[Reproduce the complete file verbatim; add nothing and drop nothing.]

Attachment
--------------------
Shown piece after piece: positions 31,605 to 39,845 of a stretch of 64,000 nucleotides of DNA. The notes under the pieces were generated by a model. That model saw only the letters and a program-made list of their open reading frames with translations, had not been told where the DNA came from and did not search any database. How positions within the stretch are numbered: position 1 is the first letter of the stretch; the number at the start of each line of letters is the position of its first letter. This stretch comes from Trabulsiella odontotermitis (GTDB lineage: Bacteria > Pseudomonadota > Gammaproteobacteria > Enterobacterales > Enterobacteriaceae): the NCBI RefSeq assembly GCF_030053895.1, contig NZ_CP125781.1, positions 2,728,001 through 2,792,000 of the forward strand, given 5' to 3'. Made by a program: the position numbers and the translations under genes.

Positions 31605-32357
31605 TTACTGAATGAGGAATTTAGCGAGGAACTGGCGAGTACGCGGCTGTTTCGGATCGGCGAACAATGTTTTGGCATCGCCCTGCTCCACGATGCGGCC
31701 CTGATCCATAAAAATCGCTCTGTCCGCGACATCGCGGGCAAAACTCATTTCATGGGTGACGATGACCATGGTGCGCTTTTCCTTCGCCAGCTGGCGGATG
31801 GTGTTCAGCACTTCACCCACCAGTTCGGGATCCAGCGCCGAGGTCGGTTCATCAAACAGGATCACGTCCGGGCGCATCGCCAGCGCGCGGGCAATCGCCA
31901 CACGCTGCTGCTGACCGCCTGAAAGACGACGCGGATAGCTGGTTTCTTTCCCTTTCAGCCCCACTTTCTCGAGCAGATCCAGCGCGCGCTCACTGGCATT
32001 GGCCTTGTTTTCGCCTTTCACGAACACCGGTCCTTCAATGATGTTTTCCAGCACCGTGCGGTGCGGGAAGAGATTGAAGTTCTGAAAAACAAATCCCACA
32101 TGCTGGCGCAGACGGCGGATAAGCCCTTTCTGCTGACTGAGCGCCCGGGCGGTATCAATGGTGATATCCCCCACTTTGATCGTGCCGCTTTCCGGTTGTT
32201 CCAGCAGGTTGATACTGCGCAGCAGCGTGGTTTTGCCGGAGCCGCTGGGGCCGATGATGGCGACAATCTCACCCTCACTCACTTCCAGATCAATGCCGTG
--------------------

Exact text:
Shown piece after piece: positions 31,605 to 39,845 of a stretch of 64,000 nucleotides of DNA. The notes under the pieces were generated by a model. That model saw only the letters and a program-made list of their open reading frames with translations, had not been told where the DNA came from and did not search any database. How positions within the stretch are numbered: position 1 is the first letter of the stretch; the number at the start of each line of letters is the position of its first letter. This stretch comes from Trabulsiella odontotermitis (GTDB lineage: Bacteria > Pseudomonadota > Gammaproteobacteria > Enterobacterales > Enterobacteriaceae): the NCBI RefSeq assembly GCF_030053895.1, contig NZ_CP125781.1, positions 2,728,001 through 2,792,000 of the forward strand, given 5' to 3'. Made by a program: the position numbers and the translations under genes.

Positions 31605-32357
31605 TTACTGAATGAGGAATTTAGCGAGGAACTGGCGAGTACGCGGCTGTTTCGGATCGGCGAACAATGTTTTGGCATCGCCCTGCTCCACGATGCGGCC
31701 CTGATCCATAAAAATCGCTCTGTCCGCGACATCGCGGGCAAAACTCATTTCATGGGTGACGATGACCATGGTGCGCTTTTCCTTCGCCAGCTGGCGGATG
31801 GTGTTCAGCACTTCACCCACCAGTTCGGGATCCAGCGCCGAGGTCGGTTCATCAAACAGGATCACGTCCGGGCGCATCGCCAGCGCGCGGGCAATCGCCA
31901 CACGCTGCTGCTGACCGCCTGAAAGACGACGCGGATAGCTGGTTTCTTTCCCTTTCAGCCCCACTTTCTCGAGCAGATCCAGCGCGCGCTCACTGGCATT
32001 GGCCTTGTTTTCGCCTTTCACGAACACCGGTCCTTCAATGATGTTTTCCAGCACCGTGCGGTGCGGGAAGAGATTGAAGTTCTGAAAAACAAATCCCACA
32101 TGCTGGCGCAGACGGCGGATAAGCCCTTTCTGCTGACTGAGCGCCCGGGCGGTATCAATGGTGATATCCCCCACTTTGATCGTGCCGCTTTCCGGTTGTT
32201 CCAGCAGGTTGATACTGCGCAGCAGCGTGGTTTTGCCGGAGCCGCTGGGGCCGATGATGGCGACAATCTCACCCTCACTCACTTCCAGATCAATGCCGTG